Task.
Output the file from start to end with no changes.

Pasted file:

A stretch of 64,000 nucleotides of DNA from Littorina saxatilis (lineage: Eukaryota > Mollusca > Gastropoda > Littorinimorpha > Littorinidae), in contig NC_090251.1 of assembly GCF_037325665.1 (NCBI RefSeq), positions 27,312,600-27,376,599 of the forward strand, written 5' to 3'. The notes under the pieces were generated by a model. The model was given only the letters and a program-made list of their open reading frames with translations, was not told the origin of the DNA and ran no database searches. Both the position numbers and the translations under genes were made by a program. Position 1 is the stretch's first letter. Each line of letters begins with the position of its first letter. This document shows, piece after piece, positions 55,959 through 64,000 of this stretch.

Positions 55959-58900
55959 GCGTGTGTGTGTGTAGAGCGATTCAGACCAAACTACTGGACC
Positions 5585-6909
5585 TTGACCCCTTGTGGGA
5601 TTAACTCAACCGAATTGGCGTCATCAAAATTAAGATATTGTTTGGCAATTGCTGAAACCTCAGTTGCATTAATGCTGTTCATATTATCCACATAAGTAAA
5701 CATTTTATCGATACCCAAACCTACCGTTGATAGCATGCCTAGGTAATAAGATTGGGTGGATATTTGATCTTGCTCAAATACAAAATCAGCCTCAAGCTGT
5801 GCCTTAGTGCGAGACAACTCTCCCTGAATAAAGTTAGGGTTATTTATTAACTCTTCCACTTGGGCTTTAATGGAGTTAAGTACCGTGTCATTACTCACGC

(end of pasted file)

A stretch of 64,000 nucleotides of DNA from Littorina saxatilis (lineage: Eukaryota > Mollusca > Gastropoda > Littorinimorpha > Littorinidae), in contig NC_090251.1 of assembly GCF_037325665.1 (NCBI RefSeq), positions 27,312,600-27,376,599 of the forward strand, written 5' to 3'. The notes under the pieces were generated by a model. The model was given only the letters and a program-made list of their open reading frames with translations, was not told the origin of the DNA and ran no database searches. Both the position numbers and the translations under genes were made by a program. Position 1 is the stretch's first letter. Each line of letters begins with the position of its first letter. This document shows, piece after piece, positions 55,959 through 64,000 of this stretch.

Positions 55959-58900
55959 GCGTGTGTGTGTGTAGAGCGATTCAGACCAAACTACTGGACC
Positions 5585-6909
5585 TTGACCCCTTGTGGGA
5601 TTAACTCAACCGAATTGGCGTCATCAAAATTAAGATATTGTTTGGCAATTGCTGAAACCTCAGTTGCATTAATGCTGTTCATATTATCCACATAAGTAAA
5701 CATTTTATCGATACCCAAACCTACCGTTGATAGCATGCCTAGGTAATAAGATTGGGTGGATATTTGATCTTGCTCAAATACAAAATCAGCCTCAAGCTGT
5801 GCCTTAGTGCGAGACAACTCTCCCTGAATAAAGTTAGGGTTATTTATTAACTCTTCCACTTGGGCTTTAATGGAGTTAAGTACCGTGTCATTACTCACGC